As Bengaluru Police Starts Seizing Speakers From Religious Places, What Does The Noise Pollution Law Say?

Image Credit: Unsplash (Representational)

The Logical Indian Crew

As Bengaluru Police Starts Seizing Speakers From Religious Places, What Does The Noise Pollution Law Say?

On April 5, the city police commissioner Kamal Pant had stated that numerous microphones were seized from religious institutions where the court's orders were not followed.

  • Whatsapp
  • Telegram
  • Linkedin
  • Print
  • koo
  • Whatsapp
  • Telegram
  • Linkedin
  • Print
  • koo
  • Whatsapp
  • Telegram
  • Linkedin
  • Print
  • koo

With numerous right-wing Hindu groups kickstarting campaigns against playing 'azaan' via loudspeakers at mosques, Bengaluru police have started seizing microphones from religious places of worship, which reportedly defied court orders when it comes to noise pollution. However, what does the law say?

On April 5, the city police commissioner Kamal Pant had stated that numerous microphones were seized from religious institutions where the court's orders were not followed. The police also booked cases, and this initiative will continue to observe the prescribed decibel levels, and actions will be taken, reported The New Indian Express.

Furthermore, Pant also revealed that 301 religious places, including churches, mosques and temples, have been sent notices in Bengaluru and instructed them to follow the rules on noise according to the Karnataka State Pollution Control Board (KSPCB).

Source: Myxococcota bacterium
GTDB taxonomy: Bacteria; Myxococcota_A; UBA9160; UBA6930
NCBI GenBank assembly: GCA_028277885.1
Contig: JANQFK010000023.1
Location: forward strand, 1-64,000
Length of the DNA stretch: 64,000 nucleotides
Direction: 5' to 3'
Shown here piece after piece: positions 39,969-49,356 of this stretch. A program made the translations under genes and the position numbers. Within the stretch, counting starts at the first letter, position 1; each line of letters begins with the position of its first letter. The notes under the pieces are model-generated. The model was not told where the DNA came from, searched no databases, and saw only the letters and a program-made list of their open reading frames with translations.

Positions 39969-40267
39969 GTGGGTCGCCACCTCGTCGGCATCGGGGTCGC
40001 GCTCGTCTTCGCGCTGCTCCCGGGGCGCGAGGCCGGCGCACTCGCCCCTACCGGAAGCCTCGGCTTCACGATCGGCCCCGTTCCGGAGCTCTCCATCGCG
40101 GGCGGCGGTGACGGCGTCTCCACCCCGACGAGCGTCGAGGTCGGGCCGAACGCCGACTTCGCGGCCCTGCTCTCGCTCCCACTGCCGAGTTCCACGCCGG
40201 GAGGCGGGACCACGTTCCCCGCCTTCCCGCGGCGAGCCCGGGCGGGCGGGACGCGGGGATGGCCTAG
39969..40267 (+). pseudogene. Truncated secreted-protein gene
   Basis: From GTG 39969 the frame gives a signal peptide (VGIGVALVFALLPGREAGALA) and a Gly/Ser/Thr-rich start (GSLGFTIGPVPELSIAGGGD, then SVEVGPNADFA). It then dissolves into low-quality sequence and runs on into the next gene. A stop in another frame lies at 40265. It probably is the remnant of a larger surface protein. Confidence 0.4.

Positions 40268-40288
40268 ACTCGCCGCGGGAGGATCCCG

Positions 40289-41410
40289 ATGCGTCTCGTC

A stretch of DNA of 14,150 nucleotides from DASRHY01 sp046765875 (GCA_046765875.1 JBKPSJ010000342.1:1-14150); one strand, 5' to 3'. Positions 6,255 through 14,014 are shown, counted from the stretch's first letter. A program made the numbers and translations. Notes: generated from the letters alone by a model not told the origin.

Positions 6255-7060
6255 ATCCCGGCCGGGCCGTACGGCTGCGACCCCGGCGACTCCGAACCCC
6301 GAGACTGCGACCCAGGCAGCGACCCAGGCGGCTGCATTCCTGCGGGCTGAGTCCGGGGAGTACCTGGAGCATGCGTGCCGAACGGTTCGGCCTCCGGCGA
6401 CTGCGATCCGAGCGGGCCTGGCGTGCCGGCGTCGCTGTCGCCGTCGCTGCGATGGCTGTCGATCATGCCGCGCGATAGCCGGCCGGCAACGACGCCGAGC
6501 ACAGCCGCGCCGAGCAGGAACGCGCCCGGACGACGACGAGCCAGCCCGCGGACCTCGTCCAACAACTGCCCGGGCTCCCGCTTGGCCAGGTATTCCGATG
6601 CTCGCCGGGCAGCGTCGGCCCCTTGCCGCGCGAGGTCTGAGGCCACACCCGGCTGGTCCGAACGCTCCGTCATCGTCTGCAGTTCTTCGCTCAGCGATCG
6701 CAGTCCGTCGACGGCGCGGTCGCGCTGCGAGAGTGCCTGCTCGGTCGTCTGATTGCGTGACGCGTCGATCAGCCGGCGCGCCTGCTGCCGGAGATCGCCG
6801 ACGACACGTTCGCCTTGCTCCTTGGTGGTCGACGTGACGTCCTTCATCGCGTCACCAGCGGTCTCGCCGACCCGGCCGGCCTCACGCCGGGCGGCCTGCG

While the Bengaluru city police labelled it a part of an awareness drive, it reportedly came after various Hindu fringe activists vowed to play Hanuman Chalisa through loudspeakers in the morning to counter the azaan. On Tuesday, Sri Rama Sene chief Pramod Muthalik had allegedly warned that if the government failed to remove microphones from all the mosques in the city, the Sene would boost its demonstration by singing bhajans using loudspeakers inside temples.

What Does The Noise Pollution Law Tell Us?

As per the official Noise Pollution (Regulation and Control) Rules, 2000, restrictions on the usage of any types of loudspeakers or public address systems include not putting to use one "except after obtaining written permission from the authority" and not using a public address system or loudspeaker during night time between 10 pm and 6 am, except for in closed premises for communication within – conference rooms, banquet halls, auditoria or community halls.

Furthermore, the rules also stated that: "The State Government may subject to such terms and conditions as are necessary to reduce noise pollution, permit the use of loudspeakers or public address systems during night hours (between 10 pm to midnight on or during any cultural or religious festive occasion of a limited duration not exceeding fifteen days in all during a calendar year."

In 2021, the south division police had started a special drive and had managed to seize microphones, issued notices and file cases against temples and mosques. Earlier this year, the south division police had also sent notices to 11 places of worship, including the famous Dodda Ganapathi Temple, where they warned them about cases if they violated the legal noise pollution laws. However, these notices were withdrawn as they drew flak from many BJP leaders.

Also Read: Indian Govt Assists Central Bank To Circumvent Inflation Law: Report

Contributors Suggest Correction
Writer : Snehadri Sarkar
,
Editor : Ankita Singh
,
Creatives : Snehadri Sarkar